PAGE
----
A two millimeter-wave signal generation scheme for a bidirectional 60 GHz radio-over-fiber system is theoretically analyzed and numerically verified. Three dual-electrical Mach-Zehnder modulators (MZMs) and two optical inter-leavers (OILs) are employed, and MZM1, MZM2, and MZM3 are biased at the minimum, maximum, and minimum transmission points, respectively. The two OILs and a fiber Bragg grating are used to separate the subcarriers after transmission. In the scheme, a tunable laser serves as the optical source, and two 60 GHz millimeter-wave signals with modulating data are generated to transmit diversity, and a remote local oscillator is also generated. The analytical models for transmission through a dispersive medium are confirmed by simulations. It is found that chromatic dispersion has little impact on the bit error rate performance when a narrow-linewidth laser and a noise management technique are employed. View full abstract»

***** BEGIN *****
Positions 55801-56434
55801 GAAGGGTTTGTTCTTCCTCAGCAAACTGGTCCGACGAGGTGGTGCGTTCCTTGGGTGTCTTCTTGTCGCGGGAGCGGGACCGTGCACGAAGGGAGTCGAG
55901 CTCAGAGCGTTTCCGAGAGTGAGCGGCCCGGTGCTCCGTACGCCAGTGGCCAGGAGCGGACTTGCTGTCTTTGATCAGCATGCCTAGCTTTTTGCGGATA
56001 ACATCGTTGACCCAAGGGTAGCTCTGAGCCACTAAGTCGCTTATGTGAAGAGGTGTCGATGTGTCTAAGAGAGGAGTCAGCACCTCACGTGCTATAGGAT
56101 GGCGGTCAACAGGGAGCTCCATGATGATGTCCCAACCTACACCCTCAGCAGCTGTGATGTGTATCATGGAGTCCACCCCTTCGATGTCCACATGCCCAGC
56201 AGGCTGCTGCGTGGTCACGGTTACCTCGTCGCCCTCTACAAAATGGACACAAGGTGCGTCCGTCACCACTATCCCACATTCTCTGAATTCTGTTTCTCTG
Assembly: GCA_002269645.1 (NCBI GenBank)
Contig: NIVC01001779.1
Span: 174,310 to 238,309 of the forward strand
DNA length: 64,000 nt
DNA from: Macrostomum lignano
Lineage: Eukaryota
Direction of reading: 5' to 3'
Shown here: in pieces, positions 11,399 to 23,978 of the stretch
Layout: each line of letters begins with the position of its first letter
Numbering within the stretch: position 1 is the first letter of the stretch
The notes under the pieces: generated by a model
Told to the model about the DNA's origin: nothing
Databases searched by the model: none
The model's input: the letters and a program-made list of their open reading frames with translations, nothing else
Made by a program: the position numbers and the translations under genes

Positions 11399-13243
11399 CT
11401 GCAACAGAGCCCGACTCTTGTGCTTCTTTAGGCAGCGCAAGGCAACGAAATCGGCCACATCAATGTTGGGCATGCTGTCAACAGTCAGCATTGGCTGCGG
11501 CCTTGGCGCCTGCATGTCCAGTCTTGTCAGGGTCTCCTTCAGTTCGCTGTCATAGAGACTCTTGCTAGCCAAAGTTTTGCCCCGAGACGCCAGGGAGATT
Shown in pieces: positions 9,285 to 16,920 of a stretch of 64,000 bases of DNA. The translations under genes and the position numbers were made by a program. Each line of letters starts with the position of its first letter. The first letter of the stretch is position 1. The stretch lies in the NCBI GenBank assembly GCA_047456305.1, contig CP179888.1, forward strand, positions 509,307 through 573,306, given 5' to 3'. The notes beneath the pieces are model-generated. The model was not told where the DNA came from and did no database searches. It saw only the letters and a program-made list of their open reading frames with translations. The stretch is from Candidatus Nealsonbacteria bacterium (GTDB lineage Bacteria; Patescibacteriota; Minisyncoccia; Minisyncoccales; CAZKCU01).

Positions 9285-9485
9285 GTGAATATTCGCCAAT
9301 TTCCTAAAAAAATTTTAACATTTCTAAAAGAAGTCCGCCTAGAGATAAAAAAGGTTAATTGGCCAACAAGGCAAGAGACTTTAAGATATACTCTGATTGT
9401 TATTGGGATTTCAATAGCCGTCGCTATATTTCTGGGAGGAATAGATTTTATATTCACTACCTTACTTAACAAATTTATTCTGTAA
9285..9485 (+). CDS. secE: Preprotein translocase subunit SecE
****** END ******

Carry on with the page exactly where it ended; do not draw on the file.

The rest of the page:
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Aims & Scope

IEEE/OSA Journal of Optical Communications and Networking covers advances in the state-of-the-art of optical communications and networks.

Full Aims & Scope

Meet Our Editors

Editors-in-Chief
Patrick Iannone
  Alcatel-Lucent Bell Labs
Ori Gerstel
   Cisco Systems, Inc.